Japan Pavilion at the 51st International Art Exhibition, the Venice Biennale in 2005

Outline of the Biennale

Director: Maria de Corral / Rosa Martinez (Spain)
Thema: L'esperienza dell'arte / The Experience of Art
Sempre un po' piu lontano / Always a Little Further
Venues: Giardini di Castello, Venice Arsenale, Venice
Exhibition Dates: June 12-November 6, 2005
Web site: http://www.labiennale.org

National Participation: Japanese Pavilion

Organizer: The Japan Foundation
Commissioner: Michiko Kasahara
Participating Artist: Miyako Ishiuchi
Title: Mother's 2000-2005 — traces of the future

From Mother's series (c) Miyako Ishiuchi 1

Mother's #52
(150.0×100.0cm / direct print)
collection of the artist (2003)

From Mother's series (c) Miyako Ishiuchi 2

Mother's #39
(100.0×150.0cm / direct print)
collection of the artist (2002)

From Mother's series (c) Miyako Ishiuchi 3
Mother's #49
(74.0×108.0cm / gelatin silver print)
collection of the artist (2002)

Miyako Ishiuchi’s Mother’s provides a portrait of a woman who was a forerunner of the independent women of today’s Japan. The heroine of this story is a woman born in a rural village in the Northern Kanto region in 1916. She obtained her driver’s license at age 18 and went to Manchuria to work. She was married there, but her husband was soon drafted and sent to the front.

She returned to her hometown in Japan during the war and drove a truck hauling military materials. During that period, she met a young student who had been mobilized and sent to work at a nearby air field. When the war ended, she encouraged him to return to college, and after he graduated they began living together in the village. Her husband had been reported dead but returned after the war. She was pregnant at the time, so she paid severance money to her husband and obtained a divorce by mutual agreement.

Ishiuchi’s Mother’s series begins with an old photograph of the woman who lived this turbulent life. It shows a large truck, probably of American make, with the door open on the driver’s side. A small young woman wearing a long skirt and blouse, a belt cinched tight around her waist, stands next to it with a dazzling smile. The other works in the exhibition show objects that she once owned.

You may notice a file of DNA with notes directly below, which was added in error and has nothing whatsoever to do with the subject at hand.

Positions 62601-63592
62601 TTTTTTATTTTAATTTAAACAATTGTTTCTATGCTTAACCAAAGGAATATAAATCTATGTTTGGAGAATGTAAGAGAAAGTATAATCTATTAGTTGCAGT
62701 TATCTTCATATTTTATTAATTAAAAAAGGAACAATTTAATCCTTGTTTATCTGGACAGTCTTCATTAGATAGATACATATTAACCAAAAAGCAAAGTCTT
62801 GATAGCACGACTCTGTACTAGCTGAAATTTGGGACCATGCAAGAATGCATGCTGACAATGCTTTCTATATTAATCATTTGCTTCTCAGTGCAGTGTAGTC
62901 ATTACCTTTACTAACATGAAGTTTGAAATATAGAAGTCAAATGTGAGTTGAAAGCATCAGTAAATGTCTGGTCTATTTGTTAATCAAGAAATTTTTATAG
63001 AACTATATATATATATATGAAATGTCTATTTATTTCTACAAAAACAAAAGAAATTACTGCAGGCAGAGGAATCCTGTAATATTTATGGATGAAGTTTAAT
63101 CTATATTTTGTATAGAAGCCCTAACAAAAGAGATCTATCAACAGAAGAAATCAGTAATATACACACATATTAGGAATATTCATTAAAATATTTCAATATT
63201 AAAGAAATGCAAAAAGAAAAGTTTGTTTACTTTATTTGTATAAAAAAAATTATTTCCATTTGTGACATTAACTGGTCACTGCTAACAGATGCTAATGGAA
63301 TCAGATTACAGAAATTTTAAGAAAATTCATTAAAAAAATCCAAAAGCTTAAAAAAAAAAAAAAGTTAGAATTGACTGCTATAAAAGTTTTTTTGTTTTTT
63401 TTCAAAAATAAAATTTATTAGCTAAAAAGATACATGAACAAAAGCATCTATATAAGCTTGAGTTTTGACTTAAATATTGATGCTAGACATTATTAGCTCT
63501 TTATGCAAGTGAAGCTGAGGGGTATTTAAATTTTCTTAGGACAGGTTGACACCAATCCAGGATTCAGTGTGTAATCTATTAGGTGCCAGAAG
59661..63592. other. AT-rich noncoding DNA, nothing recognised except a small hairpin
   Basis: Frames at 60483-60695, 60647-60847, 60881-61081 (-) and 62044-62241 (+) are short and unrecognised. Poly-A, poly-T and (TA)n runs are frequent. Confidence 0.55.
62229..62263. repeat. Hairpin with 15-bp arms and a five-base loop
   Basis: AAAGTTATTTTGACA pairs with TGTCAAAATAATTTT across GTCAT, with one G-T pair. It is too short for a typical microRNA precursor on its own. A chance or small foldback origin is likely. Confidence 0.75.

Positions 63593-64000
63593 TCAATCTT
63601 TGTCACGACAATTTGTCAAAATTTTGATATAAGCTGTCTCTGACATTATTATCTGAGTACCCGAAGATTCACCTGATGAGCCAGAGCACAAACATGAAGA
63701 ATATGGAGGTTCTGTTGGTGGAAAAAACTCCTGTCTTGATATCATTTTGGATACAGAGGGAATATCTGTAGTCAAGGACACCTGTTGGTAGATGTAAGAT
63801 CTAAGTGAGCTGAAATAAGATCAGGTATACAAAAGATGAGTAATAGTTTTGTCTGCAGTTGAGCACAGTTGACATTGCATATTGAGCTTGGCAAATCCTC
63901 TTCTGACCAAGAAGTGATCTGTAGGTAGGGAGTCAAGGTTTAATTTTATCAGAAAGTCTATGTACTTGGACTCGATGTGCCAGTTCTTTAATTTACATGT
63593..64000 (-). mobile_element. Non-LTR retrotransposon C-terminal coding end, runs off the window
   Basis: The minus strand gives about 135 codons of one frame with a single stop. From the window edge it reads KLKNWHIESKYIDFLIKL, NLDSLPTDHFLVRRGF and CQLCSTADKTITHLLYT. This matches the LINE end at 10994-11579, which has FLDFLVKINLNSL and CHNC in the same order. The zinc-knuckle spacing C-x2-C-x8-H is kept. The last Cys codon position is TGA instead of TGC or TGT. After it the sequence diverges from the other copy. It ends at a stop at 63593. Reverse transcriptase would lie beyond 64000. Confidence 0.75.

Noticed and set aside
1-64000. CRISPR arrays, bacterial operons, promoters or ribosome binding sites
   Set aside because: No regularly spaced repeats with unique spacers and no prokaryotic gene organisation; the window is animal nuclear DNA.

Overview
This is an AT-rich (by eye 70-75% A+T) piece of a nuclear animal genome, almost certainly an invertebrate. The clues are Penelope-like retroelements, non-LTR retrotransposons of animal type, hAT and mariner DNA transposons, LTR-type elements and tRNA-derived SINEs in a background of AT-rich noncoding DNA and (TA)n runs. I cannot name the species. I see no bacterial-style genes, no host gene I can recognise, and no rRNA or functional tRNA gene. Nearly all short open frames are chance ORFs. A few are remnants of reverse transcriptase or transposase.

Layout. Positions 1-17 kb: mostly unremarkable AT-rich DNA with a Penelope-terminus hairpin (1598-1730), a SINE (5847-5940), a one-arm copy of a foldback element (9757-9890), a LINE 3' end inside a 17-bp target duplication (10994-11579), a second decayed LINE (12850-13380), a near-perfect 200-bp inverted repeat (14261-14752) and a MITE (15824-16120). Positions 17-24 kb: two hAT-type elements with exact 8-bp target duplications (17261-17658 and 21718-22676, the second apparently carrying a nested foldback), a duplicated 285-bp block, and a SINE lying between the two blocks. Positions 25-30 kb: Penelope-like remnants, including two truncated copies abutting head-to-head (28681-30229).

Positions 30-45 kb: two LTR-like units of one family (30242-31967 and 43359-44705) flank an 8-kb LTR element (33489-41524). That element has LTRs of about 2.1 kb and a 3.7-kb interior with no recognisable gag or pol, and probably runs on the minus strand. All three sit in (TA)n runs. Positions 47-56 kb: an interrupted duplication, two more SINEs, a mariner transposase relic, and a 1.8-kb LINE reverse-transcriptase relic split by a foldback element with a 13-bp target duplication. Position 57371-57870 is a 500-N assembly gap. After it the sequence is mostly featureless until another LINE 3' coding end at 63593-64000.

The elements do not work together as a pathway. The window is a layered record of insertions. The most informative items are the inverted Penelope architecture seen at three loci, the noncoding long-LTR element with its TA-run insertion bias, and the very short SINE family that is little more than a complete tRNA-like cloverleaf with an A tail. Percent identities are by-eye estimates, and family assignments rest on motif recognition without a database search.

From Mother's series (c) Miyako Ishiuchi 4
Mother's #53
(74.0×108.0cm / gelatin silver print)
collection of the artist (2000)

These photographs, including “portraits” of chemises and girdles, seem to embody the will of the person who wore them. There are also images of several partially-used tubes of lipstick in different colors, a comb with hair still caught in it, false teeth and wigs, and close-ups of plants and skin. Ishiuchi has carefully selected a variety of “things” left by her mother as a way of quietly observing their relationship, which she reports as discordant, while contemplating a “sadness beyond imagination.”

She is performing the task of resuscitating the existence of her mother as a woman. She links her name as an artist with the name of her mother in this series. As Miyako Ishiuchi, an independent contemporary woman, she pays homage to Miyako Ishiuchi, another independent contemporary woman who has continued to live vigorously for 84 years. Her work gives a realistic picture of the great changes that have occurred in the consciousness of contemporary women.

Contemporary art reflects contemporary society and looks ahead to the near future, and the photographs of Miyako Ishiuchi, who will represent Japan at the Venice Biennale this year, are subtle works of art that deal with the dramatic transformation in women’s attitudes taking place today.